But Ward doesn’t expect the advent of the rabbits package to alter USC’s recruiting philosophy.
“It won’t change because we’re going to need some big (defensive tackle) guys on first and second down to stop the run, and we’re going to want some athletic (defensive end) guys,” he said. “But we definitely want to always try to recruit as many defensive end-type guys in this program as we can, because they allow you to do a lot of things.”
Here now, some other items from Ward’s final pregame media pow-wow of the season, after the Gamecocks’ final practice …
** How much has the uncertainty about Michigan’s quarterback situation affected USC’s preparation?
“Not all,” Ward said. “We don’t care. They’re both athletic. They both can run the football. They both can throw the football. To us, it’s the same guy.”
But the extra time to prepare has to have helped, right?
“For what we do on defense, it’s irrelevant,” Ward said. “We play against a running quarterback every day in Connor Shaw. We know that any time you’ve got a quarterback that can run the football, you have to make sure you dedicate enough people to the box to stop the run, so that’s something that we practice against every day.”
** Ward knows Clowney faces a big test in Michigan left tackle Taylor Lewan.
“On paper, it probably is (Clowney’s biggest test of the season),” Ward said. “I think the young man at Tennessee (tackle Antonio Richardson) played very well against Clowney. I know Clowney was a little banged up with his foot, but (Richardson) played very well against (Clowney).
** Clowney has developed in his second year at USC, thanks to tough love from Lawing.
“I like to consider myself the good cop because coach Lawing rides him all the time,” Ward said. “There’s nothing positive that comes out of coach Lawing’s mouth to Jadeveon. So I have to always kind of pick him up and let him know that’s what it takes. It takes tough love. I remember Melvin Ingram, his first three or four years here, coach Lawing rode him, rode him, rode him, and his senior year, he really loved it. He understands that’s what it takes to be good, and I think Jadeveon is doing that.”
** Monday’s print edition will include a story on USC free safety D.J. Swearinger, who walks the line between aggressive and foolish on the field sometimes.
“Like throwing the ball into the stands?” Ward said, referring to Swearinger’s touchdown celebration against Arkansas. “We don’t ever want to take a penalty. D.J. was punished for that situation. It didn’t affect the football game. Instead of getting on him, you want to explain to him that if this is a closer ball game, that situation and giving them 15 yards could put us right back behind the eight ball. I think he understands that. He’s an emotional guy and we want to make sure he channels it in the right direction.”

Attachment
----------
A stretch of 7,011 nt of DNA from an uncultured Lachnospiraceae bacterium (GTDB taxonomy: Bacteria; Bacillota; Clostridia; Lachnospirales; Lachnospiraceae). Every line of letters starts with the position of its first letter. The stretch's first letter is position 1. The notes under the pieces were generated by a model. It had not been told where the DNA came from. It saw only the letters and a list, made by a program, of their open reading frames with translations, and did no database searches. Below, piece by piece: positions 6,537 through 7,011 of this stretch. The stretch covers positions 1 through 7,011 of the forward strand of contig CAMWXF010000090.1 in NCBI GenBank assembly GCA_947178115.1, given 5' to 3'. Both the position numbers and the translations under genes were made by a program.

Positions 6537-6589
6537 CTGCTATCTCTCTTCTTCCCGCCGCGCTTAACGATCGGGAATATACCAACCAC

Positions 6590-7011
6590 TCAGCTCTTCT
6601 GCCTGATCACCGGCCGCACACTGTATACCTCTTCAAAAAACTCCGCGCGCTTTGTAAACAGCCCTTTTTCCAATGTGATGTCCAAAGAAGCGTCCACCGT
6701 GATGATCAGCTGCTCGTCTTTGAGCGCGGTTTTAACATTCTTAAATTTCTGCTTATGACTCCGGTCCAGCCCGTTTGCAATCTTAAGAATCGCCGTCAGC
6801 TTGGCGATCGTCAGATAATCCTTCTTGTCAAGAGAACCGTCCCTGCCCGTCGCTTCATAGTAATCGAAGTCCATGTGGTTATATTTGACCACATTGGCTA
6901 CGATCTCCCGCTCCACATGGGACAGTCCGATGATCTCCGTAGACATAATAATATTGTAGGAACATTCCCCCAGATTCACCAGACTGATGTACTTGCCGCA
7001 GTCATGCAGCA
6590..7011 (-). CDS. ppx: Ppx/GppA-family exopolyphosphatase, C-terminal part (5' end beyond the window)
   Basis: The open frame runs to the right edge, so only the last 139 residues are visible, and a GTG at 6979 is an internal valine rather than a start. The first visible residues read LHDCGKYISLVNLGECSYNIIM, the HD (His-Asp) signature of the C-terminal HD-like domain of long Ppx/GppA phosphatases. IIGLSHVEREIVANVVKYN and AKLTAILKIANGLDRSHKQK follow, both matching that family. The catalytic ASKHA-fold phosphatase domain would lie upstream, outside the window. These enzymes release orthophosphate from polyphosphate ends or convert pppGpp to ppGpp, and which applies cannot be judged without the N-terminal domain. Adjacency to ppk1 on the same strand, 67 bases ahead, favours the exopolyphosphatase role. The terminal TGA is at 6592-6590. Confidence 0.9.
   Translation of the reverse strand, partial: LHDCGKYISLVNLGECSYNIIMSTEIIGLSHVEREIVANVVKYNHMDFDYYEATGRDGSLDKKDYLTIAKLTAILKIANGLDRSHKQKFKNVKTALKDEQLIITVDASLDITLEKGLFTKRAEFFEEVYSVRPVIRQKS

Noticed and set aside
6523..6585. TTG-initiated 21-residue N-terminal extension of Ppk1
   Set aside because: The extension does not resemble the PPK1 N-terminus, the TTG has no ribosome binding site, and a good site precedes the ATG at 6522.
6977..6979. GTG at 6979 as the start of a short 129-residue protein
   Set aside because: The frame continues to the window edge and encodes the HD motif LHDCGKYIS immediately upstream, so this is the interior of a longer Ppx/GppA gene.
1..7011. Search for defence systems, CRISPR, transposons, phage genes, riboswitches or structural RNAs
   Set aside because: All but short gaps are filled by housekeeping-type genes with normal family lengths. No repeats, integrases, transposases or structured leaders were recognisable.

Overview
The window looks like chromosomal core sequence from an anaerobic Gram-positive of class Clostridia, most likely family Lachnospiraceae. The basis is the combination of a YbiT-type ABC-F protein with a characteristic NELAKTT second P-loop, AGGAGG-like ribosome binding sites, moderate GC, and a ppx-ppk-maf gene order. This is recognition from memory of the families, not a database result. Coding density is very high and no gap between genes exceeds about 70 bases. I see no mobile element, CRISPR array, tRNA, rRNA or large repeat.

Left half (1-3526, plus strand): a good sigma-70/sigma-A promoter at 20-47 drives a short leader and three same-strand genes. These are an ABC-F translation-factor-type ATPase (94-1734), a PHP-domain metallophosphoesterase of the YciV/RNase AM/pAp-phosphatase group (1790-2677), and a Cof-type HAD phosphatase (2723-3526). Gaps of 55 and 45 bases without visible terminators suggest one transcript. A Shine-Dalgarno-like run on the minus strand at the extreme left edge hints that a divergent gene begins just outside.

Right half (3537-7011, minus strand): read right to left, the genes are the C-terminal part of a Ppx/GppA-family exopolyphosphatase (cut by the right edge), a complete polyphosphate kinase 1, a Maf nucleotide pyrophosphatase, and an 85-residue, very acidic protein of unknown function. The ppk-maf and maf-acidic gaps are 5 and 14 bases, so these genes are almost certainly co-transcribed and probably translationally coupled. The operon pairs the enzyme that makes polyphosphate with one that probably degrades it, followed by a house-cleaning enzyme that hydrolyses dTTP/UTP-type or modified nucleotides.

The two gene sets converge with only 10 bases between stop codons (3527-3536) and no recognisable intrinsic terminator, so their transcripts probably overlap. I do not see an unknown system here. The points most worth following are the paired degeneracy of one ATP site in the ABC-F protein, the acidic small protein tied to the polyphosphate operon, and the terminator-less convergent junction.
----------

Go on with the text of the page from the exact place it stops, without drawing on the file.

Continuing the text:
Swearinger also flexed over Clemson running back Andre Ellington after popping him and drew a 15-yard penalty. Ward said he was punished for that, too.
“The bottom line is, we want to do this game and play with sportsmanship,” Ward said. “You can play, as coach (Steve) Spurrier said, and be the toughest SOB and still play with great sportsmanship. This game is tough enough. Nobody wants to hurt anybody and we don’t want to mock anybody when we do make a big play.”
Ward said Swearinger will probably play only free safety in his final game after dabbling at corner recently.
“We feel good about (corners) Vic (Hampton) and Akeem (Auguste), and Jimmy (Legree) can go in and player corner also, but D.J. will play safety,” Ward said.
** Ward senses a level of confidence in his defense.
“I remember a couple days before we played Clemson, and then on the Friday night when we were at the hotel, coach Spurrier said, ‘For some reason, y’all seem real loose,’” Ward said. “I think it’s the personality of this team. I think they know what we’ve got to do. I think they understand what we’re doing, scheme-wise, and they’re confident in their abilities. I think there is an air of confidence about the guys. These guys want to make their own name (after the 2011 group had lots of success).”